From the need to acquire a franchise quarterback to adding versatile players who can help this defense grow, the 2014 draft is going to be an essential component in rebuilding this franchise the right way.
Combining recent news with extensive film study sessions, and fusing it together with a wealth of scouting reports, it's now time to check out a full seven-round mock draft for the Jaguars.
All 2014 draft projections provided by NFLDraftScout.com (h/t CBSSports.com) unless noted otherwise.
All CFB stats courtesy of Sports-Reference.com, unless noted otherwise.
All stats provided by NFL.com unless noted otherwise.
Despite concerns over this year's crop of quarterbacks, Jaguars owner Shad Khan told Ryan O'Halloran of The Florida Times-Union (subscription required) that his team will pursue a quarterback or two in the upcoming draft.
Explaining the logic behind his decision, Khan said, "It's one of the maxims in modern football—the quarterback is key... You will get no debate on that. It's 53 people on a team, but that one person really, really makes a difference."
Using Khan's words as a guiding light, the quarterback who makes the most sense for the Jaguars is Teddy Bridgewater out of Louisville.
When talking about Bridgewater's ability, Bleacher Report's Matt Miller noted, "Heading into the pre-draft months, no player looks more like a franchise quarterback than Teddy Bridgewater."
Bridgewater's outstanding football IQ, impressive mobility and stellar accuracy represent some of the key ingredients NFL team's look for in a franchise quarterback.
Talking about his accuracy in further detail, Greg Peshek of Rotoworld.com charted all of the throws some of the "top-tier" quarterback prospects made during the 2013 season to see who stood out.
Looking at the chart, Bridgewater performed better than his peers in every major category outside of throwing the ball deep—even in that category, Bridgewater was just five percent behind leader Johnny Manziel.
The knock on Bridgewater is his long-term durability. As Dane Brugler and Rob Rang of NFLDraftScout.com (h/t CBSSports.com) mentioned, "Some durability concerns after all the hits he (Bridgewater) has taken over his career, specifically to his wrist and ankle."
Still, on film it's easy to recognize how smart, methodical and talented of a quarterback this young man is. That's why if they get the chance, passing on a player like Bridgewater is one mistake the Jaguars can't afford to make.
Aside from their need to find a franchise quarterback, the Jaguars could really use an influx of talented pass-rushers to help out on the defensive side of the ball.
Stanford's Trent Murphy is a guy who can come in and make his presence felt right away. At 6'6", Murphy's size makes him a versatile defender who can find different ways to get after the quarterback.
Analyzing his game, Bleacher Report's Matt Miller said:
Murphy isn't a quick-twitch athlete, to use an older reference. He won't blow scouts away with straight-line speed or jaw-dropping explosiveness, but he's a smart technician who uses his hands well to disengage from blockers. Watch Murphy against Michigan State and you'll see No. 93 using his hands to chop down the punch of blockers and then accelerate to get into the backfield. That's a veteran NFL pass-rushing move, and Murphy is already showing strong use of it.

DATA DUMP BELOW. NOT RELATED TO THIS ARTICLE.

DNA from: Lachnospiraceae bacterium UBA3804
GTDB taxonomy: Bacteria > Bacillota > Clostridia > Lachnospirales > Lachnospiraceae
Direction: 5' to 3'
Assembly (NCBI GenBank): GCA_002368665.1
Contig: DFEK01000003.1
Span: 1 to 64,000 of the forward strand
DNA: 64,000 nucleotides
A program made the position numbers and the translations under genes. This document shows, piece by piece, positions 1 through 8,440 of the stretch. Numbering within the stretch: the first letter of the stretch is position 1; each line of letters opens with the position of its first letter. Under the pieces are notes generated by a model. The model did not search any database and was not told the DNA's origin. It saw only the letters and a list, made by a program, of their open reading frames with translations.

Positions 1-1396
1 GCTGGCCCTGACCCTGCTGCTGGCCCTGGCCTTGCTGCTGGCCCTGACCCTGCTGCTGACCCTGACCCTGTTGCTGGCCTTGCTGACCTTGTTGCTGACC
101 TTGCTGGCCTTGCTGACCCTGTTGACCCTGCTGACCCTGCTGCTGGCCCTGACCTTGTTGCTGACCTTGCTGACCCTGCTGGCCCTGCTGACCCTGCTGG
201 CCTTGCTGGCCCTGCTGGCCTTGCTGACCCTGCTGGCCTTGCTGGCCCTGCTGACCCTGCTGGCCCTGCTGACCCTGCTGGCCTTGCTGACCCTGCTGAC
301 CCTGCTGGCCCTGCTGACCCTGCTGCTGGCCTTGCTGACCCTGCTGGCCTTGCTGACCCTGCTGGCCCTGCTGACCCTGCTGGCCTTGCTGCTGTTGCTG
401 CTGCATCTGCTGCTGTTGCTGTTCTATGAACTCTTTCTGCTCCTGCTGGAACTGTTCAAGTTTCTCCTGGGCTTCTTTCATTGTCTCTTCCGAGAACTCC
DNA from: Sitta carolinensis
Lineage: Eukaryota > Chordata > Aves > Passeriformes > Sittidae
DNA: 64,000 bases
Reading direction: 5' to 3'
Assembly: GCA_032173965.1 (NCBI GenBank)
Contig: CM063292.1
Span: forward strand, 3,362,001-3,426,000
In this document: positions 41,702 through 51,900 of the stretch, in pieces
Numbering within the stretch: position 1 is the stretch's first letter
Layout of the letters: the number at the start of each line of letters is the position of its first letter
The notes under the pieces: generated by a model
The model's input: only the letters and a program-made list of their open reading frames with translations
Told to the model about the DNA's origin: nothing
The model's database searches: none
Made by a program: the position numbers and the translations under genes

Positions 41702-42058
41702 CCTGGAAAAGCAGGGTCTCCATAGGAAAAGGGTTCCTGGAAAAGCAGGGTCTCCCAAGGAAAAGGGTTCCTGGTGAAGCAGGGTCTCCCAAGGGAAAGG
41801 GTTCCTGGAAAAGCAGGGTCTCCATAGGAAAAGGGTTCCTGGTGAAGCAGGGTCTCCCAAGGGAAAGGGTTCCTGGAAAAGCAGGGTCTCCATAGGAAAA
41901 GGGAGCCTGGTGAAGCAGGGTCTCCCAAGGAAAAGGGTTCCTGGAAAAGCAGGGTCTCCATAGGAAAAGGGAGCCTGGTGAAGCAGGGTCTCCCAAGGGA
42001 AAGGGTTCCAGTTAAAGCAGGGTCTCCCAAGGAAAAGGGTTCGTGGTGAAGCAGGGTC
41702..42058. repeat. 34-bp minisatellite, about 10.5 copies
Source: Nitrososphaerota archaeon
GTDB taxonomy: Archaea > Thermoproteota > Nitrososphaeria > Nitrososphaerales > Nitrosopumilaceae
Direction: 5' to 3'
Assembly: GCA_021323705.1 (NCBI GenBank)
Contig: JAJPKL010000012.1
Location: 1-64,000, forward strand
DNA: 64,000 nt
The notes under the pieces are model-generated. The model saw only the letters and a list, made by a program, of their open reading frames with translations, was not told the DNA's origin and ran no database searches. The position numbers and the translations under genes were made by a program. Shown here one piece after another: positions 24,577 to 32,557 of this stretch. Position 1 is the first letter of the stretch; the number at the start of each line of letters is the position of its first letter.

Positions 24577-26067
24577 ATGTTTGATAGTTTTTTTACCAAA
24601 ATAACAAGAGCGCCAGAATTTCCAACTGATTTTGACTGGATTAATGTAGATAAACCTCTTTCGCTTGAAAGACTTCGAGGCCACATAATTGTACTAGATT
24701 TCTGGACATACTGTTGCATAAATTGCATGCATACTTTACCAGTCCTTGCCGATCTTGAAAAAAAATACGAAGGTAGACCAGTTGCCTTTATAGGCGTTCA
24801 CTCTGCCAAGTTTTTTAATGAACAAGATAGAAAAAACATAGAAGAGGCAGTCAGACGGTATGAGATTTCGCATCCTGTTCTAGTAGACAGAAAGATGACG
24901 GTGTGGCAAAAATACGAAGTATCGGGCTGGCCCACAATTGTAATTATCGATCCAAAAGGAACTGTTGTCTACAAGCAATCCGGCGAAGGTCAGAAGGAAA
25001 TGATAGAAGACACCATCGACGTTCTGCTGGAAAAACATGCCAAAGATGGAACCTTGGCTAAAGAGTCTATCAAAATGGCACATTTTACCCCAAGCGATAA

For Jacksonville, finishing the last two seasons registering the fewest sacks in the NFL is a major problem that has to be addressed.
Projected to be a second-round draft pick, Murphy on film is a guy who just looks like an NFL-caliber pass-rusher.
In today's NFL, the presence of big-bodied wide receivers has paved the way for taller, more physical cornerbacks to garner more attention.
Searching for those type of defensive backs in this year's draft, Nebraska's Stanley Jean-Baptiste is a name that stands out.
The 6'3", 220-pound cornerback finished his senior season with four interceptions, one sack and 41 total tackles. A productive asset for the Cornhuskers, Jean-Baptiste's skill set and size translate well to the next level.
Discussing the impressive attributes he saw on display from Jean-Baptiste throughout the Senior Bowl process, Bleacher Report's Chris Trapasso said, "In press man coverage, Jean-Baptiste dominated the North receivers all practice."
Whether it's a fair assessment or not, the Nebraska defensive back is going to draw comparisons to Seattle Seahawks cornerbacks Richard Sherman and Brandon Browner.
Having worked with Sherman and Browner during his time as defensive coordinator in Seattle, Coach Bradley has seen first-hand how physical defensive backs can alter the course of the football game.
For Jacksonville, Jean-Baptiste's size and ability to impose his will on opposing wide receivers makes him a top-tier prospect.
Currently projected be drafted in the third round, Jean-Baptiste is a perfect fit for the physical brand of defense Bradley is trying to build down in Jacksonville.
With Maurice Jones-Drew set to hit free agency, Jacksonville's quest to find a dynamic running back might lead to Lache Seastrunk out of Baylor.
An energetic runner by design, Seastrunk is a player who dazzles whenever he gets the football in his hands. Turn on the tape and fans will find a young man who resembles Philadelphia Eagles superstar running back LeSean McCoy at times.
Having a keen understanding for how to manipulate and contort his body to confuse oncoming defenders defines who he is as a runner. Because of that ability to make people miss in the open field, Seastrunk would provide Jacksonville's offense with a whole new dimension.
Listed as a fourth-round draft pick, it's safe to assume that the Jaguars' running attack would look a whole lot better with Seastrunk sitting in the backfield.
Inside linebacker Lamin Barrow out of LSU is one player who could be headed for Jacksonville this May.
According to Chase Goodbread of NFL.com, Barrow impressed Coach Bradley during the time he spent at the Senior Bowl.
Talking in further detail about his game to Goodbread, Bradley said: